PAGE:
The evolutionary story worked its magic for me in this way: First I came to genuinely appreciate the "demon" within. That is, I accepted the very real possibility that it was, in fact, high doses of testosterone that had given my ancestral grandfathers both the strength and the rage to protect their families and villages from marauders. It was testosterone that endowed my male forebears with the courage to hunt mammoths despite terrible casualties. And, yes, it was testosterone, too, that had made my entire lineage of grandfathers masters at taking every opportunity to engage in sexual intercourse -- and not that long ago: my mother never learned the name of her father, nor the circumstances by which her mother, my grandmother, had become pregnant.
But I couldn't stop there. Such storytelling would only feed the demon of self-justification, what Edwards calls "self-focus, egotism." Rather, I had to admit to myself and others that -- because I was human and male -- the very trajectory of my life work demanded that I take steps to curb and channel ancient instincts that were now out of sync with the culture and time in which I lived. You see, my 21st-century village no longer tolerates sexual profligacy in its leaders. Adultery has morphed from being what a man, in biblical times, might do with another man's wife, to what a married man might do with any woman (or man, for that matter). America thus no longer will ignore (and surely does not accept) sexual infidelity among its married leaders.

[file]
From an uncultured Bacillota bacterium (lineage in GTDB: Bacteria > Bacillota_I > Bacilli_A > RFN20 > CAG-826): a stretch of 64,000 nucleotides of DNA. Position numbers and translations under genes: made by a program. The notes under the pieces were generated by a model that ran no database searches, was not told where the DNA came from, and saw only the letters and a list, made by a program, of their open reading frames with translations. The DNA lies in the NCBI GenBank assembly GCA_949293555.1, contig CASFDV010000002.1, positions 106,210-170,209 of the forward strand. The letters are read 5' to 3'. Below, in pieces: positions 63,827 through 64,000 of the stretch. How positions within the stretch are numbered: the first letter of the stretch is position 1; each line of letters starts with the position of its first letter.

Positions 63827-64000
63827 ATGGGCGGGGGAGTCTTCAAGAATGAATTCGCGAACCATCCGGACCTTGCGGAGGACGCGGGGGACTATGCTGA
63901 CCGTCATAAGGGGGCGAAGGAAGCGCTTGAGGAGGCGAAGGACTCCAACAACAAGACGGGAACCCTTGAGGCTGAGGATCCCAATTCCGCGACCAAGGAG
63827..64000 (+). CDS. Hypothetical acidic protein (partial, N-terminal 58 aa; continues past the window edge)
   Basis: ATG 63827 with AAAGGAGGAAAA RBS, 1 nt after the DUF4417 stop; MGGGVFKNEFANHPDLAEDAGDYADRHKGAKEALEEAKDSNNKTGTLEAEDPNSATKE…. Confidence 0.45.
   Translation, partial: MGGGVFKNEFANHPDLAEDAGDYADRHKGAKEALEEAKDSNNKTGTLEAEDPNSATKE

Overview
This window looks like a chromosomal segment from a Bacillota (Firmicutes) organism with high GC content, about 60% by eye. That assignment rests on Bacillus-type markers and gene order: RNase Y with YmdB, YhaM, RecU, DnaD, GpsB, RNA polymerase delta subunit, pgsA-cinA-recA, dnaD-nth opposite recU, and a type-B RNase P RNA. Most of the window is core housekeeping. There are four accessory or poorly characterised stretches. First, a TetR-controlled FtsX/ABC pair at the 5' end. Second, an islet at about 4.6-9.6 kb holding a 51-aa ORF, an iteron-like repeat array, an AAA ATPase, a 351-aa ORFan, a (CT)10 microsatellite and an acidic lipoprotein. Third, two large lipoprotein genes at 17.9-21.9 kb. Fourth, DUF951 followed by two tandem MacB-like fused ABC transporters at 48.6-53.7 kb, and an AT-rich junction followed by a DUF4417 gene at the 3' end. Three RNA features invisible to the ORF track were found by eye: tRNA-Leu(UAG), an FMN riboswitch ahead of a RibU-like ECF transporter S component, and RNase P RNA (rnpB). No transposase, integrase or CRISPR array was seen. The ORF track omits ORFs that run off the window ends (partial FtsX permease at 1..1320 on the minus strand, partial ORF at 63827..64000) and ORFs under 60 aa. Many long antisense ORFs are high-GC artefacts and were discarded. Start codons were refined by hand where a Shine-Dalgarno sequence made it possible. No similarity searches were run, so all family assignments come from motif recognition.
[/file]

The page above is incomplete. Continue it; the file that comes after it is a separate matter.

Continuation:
To prepare for the journey ahead, I knew that nothing was more important than to put in place both internal and external supports. As I suggest in my book, "Evolutionary psychology helps us understand why it is that accountability, or the lack of it, is the single best predictor of long-term integrity in individuals and groups." (p. 175) And thus I proclaim today: There is nothing shameful about accountability. And, yes, I do have in place in my own life both internal and external systems of accountability. For example, whenever I travel away from my wife, I call my "integrity partners" and let them know where and when I will be away. I vocalize my commitment to affectional and sexual integrity as a married man, and I promise to report back to them, on a scale of 1 to 10 (1 meaning I was wildly flirtatious, 10 meaning I was impeccable), how well I complied with my commitment to integrity.
This is a path that works for me and allows me to thrive as a monogamous man in today's world, even given my high levels of testosterone. Today, praise God, I find it effortless to abide in deepest integrity and have my sexual energies serve the rest of my life, and my beloved wife. I experience all of it, including my earlier challenges, as a gift. I highly recommend the path of accountability to any and all political and pastoral leaders, and those aspiring to become such leaders. You may be able to do it on your own right now, but as your status rises, the brain chemistry that will change in tandem with your success may well be your undoing.
• For more on the science linking testosterone levels with status, see chapter 3 of the 2001 book by Joshua Goldstein, War and Gender, excerpted at http://www.warandgender.com/wgmaleag.htm
• The August 8, 2008 issue of Christianity Today surveys the various ways that evangelical Christian groups are enhancing the effectiveness of traditional recovery methods for sex and internet porn addiction by building in accountability and other features. The entire article can be found online at: http://www.christianitytoday.com/ct/article_print.html?id=53976